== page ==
The psychology of individual sports

Daniel Okstein

“It’s just a matter of going out there and executing,” Alpine skier Riley McHugh ’26. (Theo Duarte-Baird/The Williams Record.)

A medley swimmer, an alpine skier, a heptathlete, a sprinter, and a pole vaulter. Though their events differ in terms of season, sport, and content, these athletes share the distinctive quality of competing for their teams individually, save for any relays. They all seek to earn points that contribute to an overall team victory. But for the modicum of time afforded to each athlete to contribute to that team score, they must look no farther than themselves to find success.

To Riley McHugh ’26, a member of the women’s Alpine team, the main difference between individual and synchronous team competition is the added flexibility that competing together allows. “I’m [definitely] part of a team [during skiing], but when you’re on a field, you can rely on other people to fix your mistakes,” McHugh said. “When you’re skiing and you make a mistake, [it] could cost you a second — and that’s the difference between first and 30th [place].”

Last season, Sophia Verkleeren ’25 brought home national titles in the 200m individual medley and 200m backstroke for the women’s swim team and was named CSCAA Division III Swimmer of the Year at the NCAA Championships. For her, competing individually protects against uncontrollable variables that are introduced in simultaneous team competition. “In some ways, it’s nice to know that your individual success is purely a result of what you are doing, and it’s not [as] affected by what other people are doing.”

Sam Riley ’23, a pole vaulter for the men’s track and field team, echoed a similar sentiment, emphasizing that individual results provide some objectivity. “[In track], it’s less ambiguous as to what the problem is [when it’s just you],” Riley said. “It makes the challenge of how to get better a little more clear and controllable.”

However, the cut-and-dry nature of results can sometimes be counter-productive, according to men’s track heptathlete Jackson Anderson ’24, who won the event on the national stage at NCAA Div. III Indoor Track and Field Championships. “Because the results are so clear cut, it can get easy to get caught up in the numbers,” he said.

Results can also lead to feelings of disappointment when a performance is not up to an athlete’s standards. Fellow men’s track sprinter Jack Davis ’24 spoke to the disappointment he felt after not performing as well as he had hoped he would at the Spring NESCAC Championships at the end of April. “Even though you’re competing individually, there’s still a team goal [to win NESCACs],” Davis said. “That definitely made it frustrating when I felt like I couldn’t contribute as much as I wanted to, but the biggest thing I learned was acknowledging that disappointment and moving on to the next [race].”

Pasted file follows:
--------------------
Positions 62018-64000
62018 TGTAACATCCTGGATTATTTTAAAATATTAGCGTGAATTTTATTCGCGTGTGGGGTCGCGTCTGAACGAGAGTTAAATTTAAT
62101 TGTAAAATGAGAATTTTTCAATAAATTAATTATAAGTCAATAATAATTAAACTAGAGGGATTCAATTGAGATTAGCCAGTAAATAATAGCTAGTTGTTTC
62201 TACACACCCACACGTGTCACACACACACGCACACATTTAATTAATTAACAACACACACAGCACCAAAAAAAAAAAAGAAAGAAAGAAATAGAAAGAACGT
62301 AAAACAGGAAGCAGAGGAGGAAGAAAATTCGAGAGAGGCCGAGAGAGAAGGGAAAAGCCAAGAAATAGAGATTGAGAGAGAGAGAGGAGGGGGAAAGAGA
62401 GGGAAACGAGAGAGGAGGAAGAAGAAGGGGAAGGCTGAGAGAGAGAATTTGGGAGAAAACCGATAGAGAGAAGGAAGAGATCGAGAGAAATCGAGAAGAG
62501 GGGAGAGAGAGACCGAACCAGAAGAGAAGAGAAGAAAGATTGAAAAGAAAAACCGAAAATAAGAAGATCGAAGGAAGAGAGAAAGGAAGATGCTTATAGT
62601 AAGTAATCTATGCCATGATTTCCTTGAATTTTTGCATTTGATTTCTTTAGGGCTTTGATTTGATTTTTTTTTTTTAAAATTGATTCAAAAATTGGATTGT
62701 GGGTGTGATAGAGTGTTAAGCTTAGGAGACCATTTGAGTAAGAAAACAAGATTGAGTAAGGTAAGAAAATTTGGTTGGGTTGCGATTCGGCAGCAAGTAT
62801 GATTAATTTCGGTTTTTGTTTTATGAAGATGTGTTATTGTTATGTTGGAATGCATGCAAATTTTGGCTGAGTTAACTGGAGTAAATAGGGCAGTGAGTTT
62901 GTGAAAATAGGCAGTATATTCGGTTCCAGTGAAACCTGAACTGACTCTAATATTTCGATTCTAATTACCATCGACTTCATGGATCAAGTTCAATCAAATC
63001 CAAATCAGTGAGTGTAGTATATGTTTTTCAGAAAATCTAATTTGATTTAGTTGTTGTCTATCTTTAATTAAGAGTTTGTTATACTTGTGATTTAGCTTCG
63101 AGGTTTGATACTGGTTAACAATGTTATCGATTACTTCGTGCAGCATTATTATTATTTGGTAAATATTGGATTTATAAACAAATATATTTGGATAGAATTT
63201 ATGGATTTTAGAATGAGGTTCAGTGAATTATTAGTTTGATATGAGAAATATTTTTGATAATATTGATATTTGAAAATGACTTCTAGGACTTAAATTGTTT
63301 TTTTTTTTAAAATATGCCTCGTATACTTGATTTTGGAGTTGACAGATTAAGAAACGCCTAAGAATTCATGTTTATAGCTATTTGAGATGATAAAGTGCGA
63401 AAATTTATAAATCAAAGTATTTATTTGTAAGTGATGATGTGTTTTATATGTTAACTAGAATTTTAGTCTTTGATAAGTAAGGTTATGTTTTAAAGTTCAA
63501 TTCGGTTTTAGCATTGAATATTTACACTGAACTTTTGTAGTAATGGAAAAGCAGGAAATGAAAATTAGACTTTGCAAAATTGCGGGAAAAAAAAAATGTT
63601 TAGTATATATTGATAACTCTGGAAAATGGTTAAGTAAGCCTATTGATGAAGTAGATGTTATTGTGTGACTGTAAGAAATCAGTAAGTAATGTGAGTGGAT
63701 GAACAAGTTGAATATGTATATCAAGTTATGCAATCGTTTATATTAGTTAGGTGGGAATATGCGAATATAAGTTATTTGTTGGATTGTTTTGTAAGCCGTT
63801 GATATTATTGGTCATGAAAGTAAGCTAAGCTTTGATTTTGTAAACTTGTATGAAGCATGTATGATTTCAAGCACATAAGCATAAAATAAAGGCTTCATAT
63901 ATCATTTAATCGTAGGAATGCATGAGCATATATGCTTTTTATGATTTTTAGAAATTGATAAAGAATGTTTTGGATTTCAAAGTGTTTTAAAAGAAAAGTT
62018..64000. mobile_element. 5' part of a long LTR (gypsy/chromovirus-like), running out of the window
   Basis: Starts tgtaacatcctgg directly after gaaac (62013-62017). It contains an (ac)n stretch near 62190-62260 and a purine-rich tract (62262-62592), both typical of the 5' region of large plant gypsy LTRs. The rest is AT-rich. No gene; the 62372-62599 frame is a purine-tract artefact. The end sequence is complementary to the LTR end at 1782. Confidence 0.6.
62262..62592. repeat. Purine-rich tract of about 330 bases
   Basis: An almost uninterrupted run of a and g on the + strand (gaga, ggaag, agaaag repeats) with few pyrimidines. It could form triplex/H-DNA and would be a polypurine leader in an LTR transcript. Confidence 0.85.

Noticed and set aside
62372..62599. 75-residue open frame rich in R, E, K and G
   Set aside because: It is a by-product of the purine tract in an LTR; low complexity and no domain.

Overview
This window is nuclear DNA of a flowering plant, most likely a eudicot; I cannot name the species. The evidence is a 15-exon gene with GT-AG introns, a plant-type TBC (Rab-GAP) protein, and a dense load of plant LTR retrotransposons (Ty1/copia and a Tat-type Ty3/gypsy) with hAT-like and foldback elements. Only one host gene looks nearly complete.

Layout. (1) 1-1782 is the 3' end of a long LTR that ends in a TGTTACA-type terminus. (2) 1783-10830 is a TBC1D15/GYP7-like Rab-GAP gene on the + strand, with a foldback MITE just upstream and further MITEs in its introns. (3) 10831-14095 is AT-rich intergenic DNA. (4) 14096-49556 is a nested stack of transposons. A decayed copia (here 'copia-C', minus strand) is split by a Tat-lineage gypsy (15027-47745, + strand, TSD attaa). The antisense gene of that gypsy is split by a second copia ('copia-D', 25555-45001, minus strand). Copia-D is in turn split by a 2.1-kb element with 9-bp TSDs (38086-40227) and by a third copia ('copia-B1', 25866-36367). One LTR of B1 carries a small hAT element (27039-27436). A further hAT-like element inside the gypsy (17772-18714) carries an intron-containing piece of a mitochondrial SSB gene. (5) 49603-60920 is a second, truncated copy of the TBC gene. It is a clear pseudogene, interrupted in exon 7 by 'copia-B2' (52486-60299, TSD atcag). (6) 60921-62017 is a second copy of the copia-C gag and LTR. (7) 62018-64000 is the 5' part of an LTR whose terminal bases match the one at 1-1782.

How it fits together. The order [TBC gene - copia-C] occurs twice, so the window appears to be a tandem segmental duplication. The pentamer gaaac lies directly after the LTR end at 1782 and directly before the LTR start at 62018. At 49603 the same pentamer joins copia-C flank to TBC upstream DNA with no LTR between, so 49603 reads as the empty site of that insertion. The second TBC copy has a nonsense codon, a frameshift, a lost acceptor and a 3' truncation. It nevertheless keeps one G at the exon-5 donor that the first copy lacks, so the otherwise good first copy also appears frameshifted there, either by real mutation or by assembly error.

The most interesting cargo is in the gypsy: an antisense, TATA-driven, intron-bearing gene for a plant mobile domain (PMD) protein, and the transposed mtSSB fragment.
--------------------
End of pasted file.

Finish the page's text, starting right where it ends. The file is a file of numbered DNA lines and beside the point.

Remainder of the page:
For some athletes, the walkin hours allotted to them at Integrative Wellbeing Services (IWS) provide a space to work through stress surrounding the quality of their performance. Psychotherapist Paul Gitterman, who helped pioneer athlete-focused services at the College, underscored the unique challenges of those who compete in timed individual sports. “Those timed events are part of a larger team effort,” said Gitterman. “But in some events, only individuals will actually progress; the team isn’t necessarily always represented fully.”

To combat performance anxiety, IWS applies a two-fold strategy. First, Gitterman encourages athletes to harness pre-competition nervousness and repackage those nerves into an intrinsic motivational tactic. “Imagine that feeling in your core of the butterflies,” said Gitterman. “Instead of it being out of control and disorganized, imagine that energy consolidating so that you have this energy tank in your core.”

The second part involves shifting the athlete’s focus away from a purely quantitative, results-oriented grounding and back to a fundamental appreciation for the sport. “There’s something about [the sport] that they love that sometimes they lose touch with,” Gitterman said. “I often try to get athletes to think about an image that conceptualizes what they love most about the sport.” This reframing of mindset can make it easier for some athletes to repackage their anxiety and more easily enter the vaunted “flow state,” characterized by a level of extreme focus, he said.

All five athletes echoed Gitterman’s strategy of avoiding a results-oriented mindset. For McHugh, this looks like selecting one area of racing to focus on, such as having patience while competing. “I [usually say], ‘Do your best and forget the rest,’” she said. “It’s just a matter of going out there and executing.” Another constant among all five athletes? The bonds they form with their teammates ensure that they never feel alone while competing individually. Verkleeren highlighted a strong team culture as a motivating factor for success. “When I’m behind the blocks at NESCACs or NCAAs, my thought process is, ‘I need to do well for my team,’” Verkleeren said. “I think that that is something that is pretty unique to Williams.”

Riley agreed, noting that the support Williams teammates show for each other sometimes is unjustly overshadowed by perceptions of timed sports’ inherent individuality. “Having a community that’s there for you — not just on the runway, the throwing circle, or on the track — is incredibly helpful,” Riley said. “It creates a space where you feel like you can take requisite risks that are going to actually be the things that produce success.”

Davis expressed his gratitude for the track community as a source of grounding during competition. “I walked on my freshman year, so I feel a lot of gratitude to be able to be in this position,” he said. “I get to run in these races and be with these people. And so no matter what the stakes are, [I try to] boil it down to, ‘This is something fun that you do.’”